I've always wanted to be the type of person who could climb Mount Everest someday, but all of the preparation, training, expense and actual mountain climbing that would be involved is just too daunting.

Luckily it's 2017, and there's virtual reality. Through the power of VR, I was recently able to experience the feeling of summiting Everest — minus the whole freezing cold and risking my life part.

Everest VR, a simulation that is available for Oculus Rift and Touch and HTC Vive, is an immersive VR experience that makes you feel like you're actually climbing the highest mountain in the world. It was released commercially by the Reykjavík-based virtual reality studio Sólfar and visual effects house RVX a few months ago, but this week they added a new climbing sequence and updated a unique "God Mode" feature at the end of the game.

Sólfar also announced on Wednesday that the Royal Geographical Society had accepted an Everest VR donation, which will be included in the Society's Everest Collection for educational outreach and training.

When I loaded the program and put on the Oculus headset, I immediately felt as though I had been transported from the 8- by 8-foot office I was standing in. I could see mountains, snow and ice in every direction, all of which looked very realistic owing to the fact that the developers created the application from actual photos of Everest.

"We used over 30,000 high resolution photographs of Everest and created an all CGI 3D model of the mountain using a process called Stereophotogrammetry," explained Thor Gunnarsson, co-founder and business development director of Sólfar. "This allowed us to recreate an extremely accurate 3D model of the mountain and then apply the actual photographs to it to create a VR version of Everest that is near photo realistic."

WATCH: Experience EVEREST VR

The photorealism did the trick, up until the game told me to start walking around. Suddenly I became very aware that I could easily crash into the walls of my very small room.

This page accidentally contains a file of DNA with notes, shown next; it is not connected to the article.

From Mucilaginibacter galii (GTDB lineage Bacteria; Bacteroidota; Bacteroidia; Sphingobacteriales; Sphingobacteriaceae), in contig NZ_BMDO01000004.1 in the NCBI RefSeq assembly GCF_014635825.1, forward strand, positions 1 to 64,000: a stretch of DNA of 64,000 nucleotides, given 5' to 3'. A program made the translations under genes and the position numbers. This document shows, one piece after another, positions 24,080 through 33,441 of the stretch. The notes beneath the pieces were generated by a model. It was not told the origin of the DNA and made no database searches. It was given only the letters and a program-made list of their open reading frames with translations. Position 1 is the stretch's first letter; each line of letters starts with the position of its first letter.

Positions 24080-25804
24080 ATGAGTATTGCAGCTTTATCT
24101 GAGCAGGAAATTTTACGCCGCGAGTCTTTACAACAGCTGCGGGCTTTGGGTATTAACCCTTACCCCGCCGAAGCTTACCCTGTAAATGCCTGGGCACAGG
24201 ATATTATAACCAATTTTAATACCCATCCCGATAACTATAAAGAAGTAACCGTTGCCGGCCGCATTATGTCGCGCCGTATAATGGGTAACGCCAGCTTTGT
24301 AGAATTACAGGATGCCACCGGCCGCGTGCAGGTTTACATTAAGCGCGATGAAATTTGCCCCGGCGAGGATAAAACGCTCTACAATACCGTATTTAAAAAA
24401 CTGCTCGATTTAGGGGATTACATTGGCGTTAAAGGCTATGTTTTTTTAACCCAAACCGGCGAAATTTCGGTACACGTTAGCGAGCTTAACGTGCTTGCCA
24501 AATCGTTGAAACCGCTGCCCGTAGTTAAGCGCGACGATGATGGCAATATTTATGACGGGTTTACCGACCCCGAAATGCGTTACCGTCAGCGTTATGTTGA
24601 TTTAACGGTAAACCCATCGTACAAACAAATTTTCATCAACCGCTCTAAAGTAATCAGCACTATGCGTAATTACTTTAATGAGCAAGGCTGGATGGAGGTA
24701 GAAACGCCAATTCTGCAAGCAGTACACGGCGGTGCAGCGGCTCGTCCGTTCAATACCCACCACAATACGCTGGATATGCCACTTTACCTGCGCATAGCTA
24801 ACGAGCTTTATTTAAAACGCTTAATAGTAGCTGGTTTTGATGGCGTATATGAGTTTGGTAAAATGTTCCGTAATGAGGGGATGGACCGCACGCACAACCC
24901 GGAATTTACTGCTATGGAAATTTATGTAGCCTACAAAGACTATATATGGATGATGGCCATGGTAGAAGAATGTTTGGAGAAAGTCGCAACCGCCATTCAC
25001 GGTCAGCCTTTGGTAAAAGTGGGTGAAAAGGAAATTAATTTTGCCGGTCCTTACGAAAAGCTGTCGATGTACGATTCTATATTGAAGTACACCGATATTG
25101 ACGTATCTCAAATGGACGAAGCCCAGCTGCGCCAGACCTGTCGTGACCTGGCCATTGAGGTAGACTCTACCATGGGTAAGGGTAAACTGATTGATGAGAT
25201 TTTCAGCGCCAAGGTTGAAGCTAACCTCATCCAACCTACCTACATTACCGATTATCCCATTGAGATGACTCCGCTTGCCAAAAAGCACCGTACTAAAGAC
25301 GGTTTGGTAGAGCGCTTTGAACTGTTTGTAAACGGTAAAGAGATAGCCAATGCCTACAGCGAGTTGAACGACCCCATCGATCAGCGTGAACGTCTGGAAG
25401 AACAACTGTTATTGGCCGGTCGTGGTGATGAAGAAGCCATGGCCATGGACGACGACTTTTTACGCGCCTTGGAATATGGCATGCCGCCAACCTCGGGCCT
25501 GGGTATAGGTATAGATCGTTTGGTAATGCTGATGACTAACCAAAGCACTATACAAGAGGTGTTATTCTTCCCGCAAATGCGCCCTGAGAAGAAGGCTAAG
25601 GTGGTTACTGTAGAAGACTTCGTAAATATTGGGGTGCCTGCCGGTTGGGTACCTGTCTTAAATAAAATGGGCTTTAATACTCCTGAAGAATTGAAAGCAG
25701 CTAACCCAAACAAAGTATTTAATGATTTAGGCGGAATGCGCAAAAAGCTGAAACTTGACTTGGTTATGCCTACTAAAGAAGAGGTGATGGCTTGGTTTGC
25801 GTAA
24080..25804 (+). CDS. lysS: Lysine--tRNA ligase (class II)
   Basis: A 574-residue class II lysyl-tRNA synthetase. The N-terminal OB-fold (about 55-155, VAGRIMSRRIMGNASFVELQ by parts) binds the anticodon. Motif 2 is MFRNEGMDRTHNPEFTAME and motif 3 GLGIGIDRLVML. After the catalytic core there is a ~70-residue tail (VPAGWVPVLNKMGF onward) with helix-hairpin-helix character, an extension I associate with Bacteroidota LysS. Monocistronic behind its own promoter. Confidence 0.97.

The game is designed to prevent that, however. Any time you get within a foot or so of a wall, a bluish outline appears in front of the wall that resembles a glowing 3D version of an excel spreadsheet.

With controllers in each hand that appear as floating gloves in the game, I started at base camp, where I picked up an apple and placed it on the altar for the Puja ceremony — a tradition that asks the gods to bless the Sherpas and climbers before the mountaineering portion of the expedition.

A raven landed on a pole that towered above me, a good-luck symbol before the journey.

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I soon found myself crossing a frozen ladder above a steep drop-off, anxiously feeling that I would fall to my death if I slipped through the rungs. I made it across thanks to my floating gloved hands, which I used to hold the ropes on either side of me.

These hands turned out to be even more essential for the next challenge, as I spent what felt like an eternity ascending a vertical ice wall using a pick in my left hand and a rope in my right. Just as it looked like I was getting to the top, the rope became detached from the wall and all of the climbers, myself included, had to scramble the rest of the way up using two ice picks instead of one.

At the summit I was given the challenge of precisely placing a flag donning the words "Everest" at the very top, which was oddly harder to do than it looked. Having completed the task, I was given the option of entering "God Mode," one of the features that Sólfar recently updated, allowing me to shrink or grow myself to any size and teleport to other spots in the Himalayan mountain range.

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In God Mode, I hopped around to different peaks and took in the beauty of Everest from several vantage points, and particularly enjoyed adjusting myself to various dimensions. I viewed Everest as both a tiny speck and as an enormous giant, Alice in Wonderland style.

Sólfar designed their Everest experience with the intention of giving the less adventurous a little taste of what it's like to be on top of the world.

"We hope that those of us who will never have the thrill of climbing Everest can get a sense for what it feels like to be there, through the power of VR done well, to take us to impossible places," Gunnarsson said.

"[I want people] to feel the sense of vertigo, risk and exhilaration that climbers aspire to in the real world and an appreciation of the beauty of our natural environment, and how precarious our foothold on it really is," he added.

Sólfar has several other VR applications on the market, but Gunnarsson said they're currently developing something with more of a competitive edge.

"We're hard at work on our first original VR game," he said, "with more details to follow soon."